Concerning the House of David

22: 1-9

DIG: What principles of good government did YHVH list as conditions for His blessing? What consequences were promised if the king did not obey God? What message did Jeremiah repeat to the rulers? Does this message seem like one addressed to a particular king, or a timeless message, applicable to all those in David’s royal line? Why or why not? What three oppressed groups of people are mentioned? What do they have in common (Exodus 22:21-24)? Why does the king’s security depend upon how he treats them? Although Judah and Jerusalem had been special in God’s sight, what reason would be given for the disgrace and destruction of Judah?

REFLECT: Does God care about how governments rule? How did the early believers feel about pagan kings (First Timothy 2:1-2; Romans 13:1-5)? How do you feel about the “kings” of today? Which world leader (religious or secular) has made the greatest impact on you by their life? Death? How do you react when a public champion of peace and justice is assassinated?

609 BC during the three-month reign of Jehoahaz

This oracle is addressed to the house of David generally. Josiah’s three sons, Jehoahaz (Bm), Jehoiakim (Ca) and Jehoiachin (Du) would all be disasters and offer little leadership for the people of Judah. The section is driven by the question in verse 8.

This is what ADONAI says: Go down to the place of the king of Judah and proclaim this message there: Hear the word of the LORD, you who sit on David’s throne – you, your officials and your people who come through these gates (22:1-2). Y’hudah’s royal line was, and is, a Davidic line. It will be restored as such (see the commentary on Revelation Fi – The Government of the Messianic Kingdom). But Judah’s kings during the days of Jeremiah were not like King David, men after God’s own heart (First Samuel 13:14), nor did they follow his example in repenting of their sins (Psalm 51). The prophet was to also direct his attention to the state officials and the people at large, who were not less guilty, though they still worshiped at the Temple.

God’s First Message: This is what the LORD says: Do what is just and right. These two words taken together characterize the power and practice of taking care of the poor and marginalized in society (Psalm 72; Proverbs 8:20). The rest of the verse gives details of what justice (Hebrew: mishpat) and righteousness (Hebrew: tsedaqah) require. The language of which closely parallels that of 7:5-7. This was the responsibility of the king of Judah. Rescue from the hand of the oppressor the one who has been robbed. Do no wrong or violence to the foreigner, the fatherless or the widow, and do not shed innocent blood in this place (22:3). Judah was a religious state and the kings were responsible for the spiritual and material welfare of their people (Deuteronomy 17:18).The continuance of the royal house depended on a wholehearted acceptance of the commission that Jeremiah had laid before the king:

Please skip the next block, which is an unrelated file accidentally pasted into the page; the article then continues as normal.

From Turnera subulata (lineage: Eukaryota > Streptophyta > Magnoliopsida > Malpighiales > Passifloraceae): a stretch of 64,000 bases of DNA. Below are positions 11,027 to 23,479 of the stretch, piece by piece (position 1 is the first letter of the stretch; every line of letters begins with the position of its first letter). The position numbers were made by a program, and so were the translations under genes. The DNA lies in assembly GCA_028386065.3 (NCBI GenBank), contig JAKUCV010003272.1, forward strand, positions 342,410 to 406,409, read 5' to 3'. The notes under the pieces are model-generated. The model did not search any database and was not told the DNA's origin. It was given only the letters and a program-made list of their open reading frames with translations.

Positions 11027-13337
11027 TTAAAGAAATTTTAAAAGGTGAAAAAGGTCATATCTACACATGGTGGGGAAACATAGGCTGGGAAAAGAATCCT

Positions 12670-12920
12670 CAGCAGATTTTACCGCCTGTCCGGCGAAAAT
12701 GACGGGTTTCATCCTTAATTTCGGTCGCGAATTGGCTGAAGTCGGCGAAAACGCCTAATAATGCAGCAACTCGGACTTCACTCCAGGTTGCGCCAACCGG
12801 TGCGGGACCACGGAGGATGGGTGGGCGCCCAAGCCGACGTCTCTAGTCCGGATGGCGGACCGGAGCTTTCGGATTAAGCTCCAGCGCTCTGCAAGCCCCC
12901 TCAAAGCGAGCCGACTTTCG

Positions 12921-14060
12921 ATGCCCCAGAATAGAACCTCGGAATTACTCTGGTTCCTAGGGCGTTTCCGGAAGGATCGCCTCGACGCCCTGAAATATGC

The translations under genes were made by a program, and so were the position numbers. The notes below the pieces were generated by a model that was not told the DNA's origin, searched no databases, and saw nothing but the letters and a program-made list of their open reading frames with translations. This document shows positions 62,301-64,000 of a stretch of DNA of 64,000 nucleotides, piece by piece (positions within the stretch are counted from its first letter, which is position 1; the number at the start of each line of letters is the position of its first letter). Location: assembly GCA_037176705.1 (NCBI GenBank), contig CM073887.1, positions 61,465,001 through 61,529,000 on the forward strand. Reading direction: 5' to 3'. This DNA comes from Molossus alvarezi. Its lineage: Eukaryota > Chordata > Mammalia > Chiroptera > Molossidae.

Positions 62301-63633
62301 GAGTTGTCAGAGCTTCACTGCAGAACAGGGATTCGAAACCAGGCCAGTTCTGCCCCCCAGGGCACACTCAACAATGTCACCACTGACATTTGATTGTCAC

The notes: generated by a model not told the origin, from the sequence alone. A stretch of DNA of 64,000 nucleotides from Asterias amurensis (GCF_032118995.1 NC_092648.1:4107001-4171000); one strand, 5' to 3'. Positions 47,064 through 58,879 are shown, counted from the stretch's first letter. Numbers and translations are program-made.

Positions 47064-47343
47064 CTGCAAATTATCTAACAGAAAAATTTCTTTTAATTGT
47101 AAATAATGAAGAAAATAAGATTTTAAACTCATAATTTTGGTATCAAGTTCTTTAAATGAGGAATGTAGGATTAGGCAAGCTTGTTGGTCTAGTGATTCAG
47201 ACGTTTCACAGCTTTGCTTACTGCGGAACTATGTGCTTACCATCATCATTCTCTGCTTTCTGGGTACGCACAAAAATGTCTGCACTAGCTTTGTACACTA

For if you are careful to carry out these commands, then kings who sit on David’s throne will come through the gates of this place, riding in chariots and on horses, accompanied by their officials and their people. There will be blessings for obedience.

But if you do not obey these commands, declares the LORD, then I swear by myself that this place will become a ruin (22:4-5). What is conditional now becomes unavoidable later (see Fj – God Rejects Zedekiah’s Request).

It was their duty to enforce the moral, civic, and ceremonial legislation of God’s commonwealth, particularly to establish social justice. To this day the public administration of civic righteousness and justice by government and citizens is one of the fundamentals of civic welfare and prosperity. The righteous exalts a nation, but sin condemns any people (Proverbs 14:34).

God’s Second Message: As a result of the failure to live by the standards above, there would be judgment on the royal house of David. The king, like everyone else, was subject to the demands of the Torah. For this is what ADONAI says about the palace of the king of Judah. You are like Gilead to Me, like the summit of Lebanon. Gilead, the land of fertile pastures and stately forests, and Lebanon, covered with cedars and capped with everlasting snow, were symbols of the beauty, that majestic power and permanence that YHVH had in mind for His people if they would only keep His commandments (Deuteronomy 7:1-26, 28:1-14).106 But because of disobedience, both of these would become a desert. But I will surely make you like a wasteland, like towns not inhabited. I will send destroyers against you, each man with his weapons, and the Babylonians will cut up your fine cedar beams and throw them into the fire (22:6-7). The time for a positive choice has passed. Judah and her kings were at a point of no return. There is no invitation to repent found here.

People from many nations will pass by this city and see the destruction, they will ask one another, “Why has Ha’Shem done such a thing to this great city?” And the answer was simple: God judged Yerushalayim because the people had forsaken the covenant of ADONAI their God and have worshiped and served other gods (Jeremiah 22:8-9; Deuteronomy 29:24-26; First Kings 9:8-9). The main point is that even such a powerful institution as the monarchy must meet elemental requirements of human compassion and responsibility to survive. Both were glaringly absent in Jerusalem. The consequences were unavoidable and should not come as a surprise. Each subsequent generation needed to reflect on the uncompromising standard set by YHVH.107


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